And so we pray in the Holy Eucharist: |Grant us, ... gracious Lord, so to eat the flesh, of Thy dear Son Jesus Christ, and to drink His blood, that our sinful bodies may be made clean by His body, and our souls washed through His most precious blood, and that we may evermore dwell in Him, and He in us.|

It all speaks of a foretaste here, in a Sacrament, of what heaven shall give in its fullness.

The sanctuary tells us of heaven in another way.

What the soul that gains its blessedness shall find in it we may put into one small but very sweet word -- |peace.|

Now the Altar in the sanctuary of the church, with its |perpetual memory| of Christ's |precious death and sacrifice,| stands for peace between God and us. The aim and purpose of that sacrifice was to bring about atonement, that is, at-one-ment, the setting at one, at peace. Christ |loved us, and gave Himself for us,| and by this sacrifice brought reconciliation between us and God, |having made peace through the blood of His cross.|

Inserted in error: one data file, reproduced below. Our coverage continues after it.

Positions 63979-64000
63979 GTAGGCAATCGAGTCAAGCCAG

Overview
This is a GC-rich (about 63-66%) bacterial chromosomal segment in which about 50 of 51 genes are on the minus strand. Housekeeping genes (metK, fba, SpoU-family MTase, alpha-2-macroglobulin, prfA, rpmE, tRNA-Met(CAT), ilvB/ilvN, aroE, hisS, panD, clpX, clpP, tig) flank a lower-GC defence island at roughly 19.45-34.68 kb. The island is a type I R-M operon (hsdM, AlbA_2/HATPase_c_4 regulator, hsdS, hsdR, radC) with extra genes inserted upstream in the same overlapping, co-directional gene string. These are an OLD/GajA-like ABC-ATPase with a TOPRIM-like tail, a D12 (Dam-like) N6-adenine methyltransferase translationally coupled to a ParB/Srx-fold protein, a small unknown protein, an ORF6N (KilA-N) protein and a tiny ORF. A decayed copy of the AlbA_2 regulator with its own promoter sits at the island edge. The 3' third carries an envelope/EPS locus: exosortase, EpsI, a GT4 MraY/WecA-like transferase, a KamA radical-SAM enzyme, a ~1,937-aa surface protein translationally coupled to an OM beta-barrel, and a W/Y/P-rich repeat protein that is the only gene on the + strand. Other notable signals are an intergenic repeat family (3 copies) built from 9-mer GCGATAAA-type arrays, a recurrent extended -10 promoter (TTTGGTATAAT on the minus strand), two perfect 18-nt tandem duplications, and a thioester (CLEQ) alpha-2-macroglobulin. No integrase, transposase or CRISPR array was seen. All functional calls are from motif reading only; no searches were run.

And so at the close of the Holy Eucharist celebrated in the sanctuary, after the |memorial| has been made before God which His Son |hath commanded us to make,| and we have been |partakers of His most blessed Body and Blood,| this is the Blessing with which the Church lets us depart -- a blessing which carries the thought up to what, in its fullness, waits for us in heaven: |The Peace of God, which passeth all understanding, keep your hearts and minds in the knowledge and love of God, and of His Son Jesus Christ our Lord.|

The oblation, the communion, the peace, of the sanctuary, these all tell us thus of heaven and the |Church triumphant.|

Of Christ's |mystical body,| with its fellowship and cross-bearing on earth, its passage through death to the joy of Paradise, and, waiting beyond, heaven, with its communion and peace through the Cross -- it is of this that the church as a building may speak to devout hearts.